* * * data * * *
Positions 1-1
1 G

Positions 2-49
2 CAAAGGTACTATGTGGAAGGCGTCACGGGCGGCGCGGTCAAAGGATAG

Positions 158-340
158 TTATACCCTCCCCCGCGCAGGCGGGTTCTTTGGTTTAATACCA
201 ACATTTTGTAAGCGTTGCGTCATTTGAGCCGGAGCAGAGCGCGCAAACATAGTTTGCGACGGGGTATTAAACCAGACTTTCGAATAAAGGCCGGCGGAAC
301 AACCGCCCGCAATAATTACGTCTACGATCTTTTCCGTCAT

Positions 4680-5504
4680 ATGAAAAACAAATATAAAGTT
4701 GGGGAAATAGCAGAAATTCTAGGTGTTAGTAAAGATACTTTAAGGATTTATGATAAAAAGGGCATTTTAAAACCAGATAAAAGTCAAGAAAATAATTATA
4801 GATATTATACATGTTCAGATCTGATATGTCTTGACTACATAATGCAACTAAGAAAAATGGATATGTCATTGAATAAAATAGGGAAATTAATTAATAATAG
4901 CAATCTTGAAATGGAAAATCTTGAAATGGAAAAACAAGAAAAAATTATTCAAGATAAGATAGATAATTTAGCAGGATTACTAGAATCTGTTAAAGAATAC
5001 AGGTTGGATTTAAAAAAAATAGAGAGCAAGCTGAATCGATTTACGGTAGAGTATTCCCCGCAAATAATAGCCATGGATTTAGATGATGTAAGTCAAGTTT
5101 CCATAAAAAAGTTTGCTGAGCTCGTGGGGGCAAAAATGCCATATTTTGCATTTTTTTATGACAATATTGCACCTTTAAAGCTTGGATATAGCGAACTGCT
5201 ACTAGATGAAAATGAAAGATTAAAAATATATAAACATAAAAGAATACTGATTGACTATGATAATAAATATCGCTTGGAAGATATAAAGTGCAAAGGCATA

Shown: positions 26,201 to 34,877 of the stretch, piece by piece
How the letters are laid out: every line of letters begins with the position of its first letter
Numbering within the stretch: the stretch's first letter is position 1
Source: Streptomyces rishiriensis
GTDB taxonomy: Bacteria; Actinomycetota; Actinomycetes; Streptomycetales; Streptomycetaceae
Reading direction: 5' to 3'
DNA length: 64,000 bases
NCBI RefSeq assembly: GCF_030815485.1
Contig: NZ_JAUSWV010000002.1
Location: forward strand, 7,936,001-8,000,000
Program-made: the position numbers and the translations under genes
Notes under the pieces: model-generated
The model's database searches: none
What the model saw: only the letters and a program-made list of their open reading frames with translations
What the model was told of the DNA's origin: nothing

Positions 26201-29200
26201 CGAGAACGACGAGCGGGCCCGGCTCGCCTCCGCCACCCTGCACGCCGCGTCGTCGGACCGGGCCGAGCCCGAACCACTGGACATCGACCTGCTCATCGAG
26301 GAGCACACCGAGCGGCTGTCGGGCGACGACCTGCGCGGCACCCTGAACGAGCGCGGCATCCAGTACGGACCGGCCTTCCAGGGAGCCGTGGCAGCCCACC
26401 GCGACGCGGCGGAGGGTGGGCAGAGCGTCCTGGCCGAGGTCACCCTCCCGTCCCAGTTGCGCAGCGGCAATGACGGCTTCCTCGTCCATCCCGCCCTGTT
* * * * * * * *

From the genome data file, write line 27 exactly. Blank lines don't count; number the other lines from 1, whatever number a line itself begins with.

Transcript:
Program-made: the position numbers and the translations under genes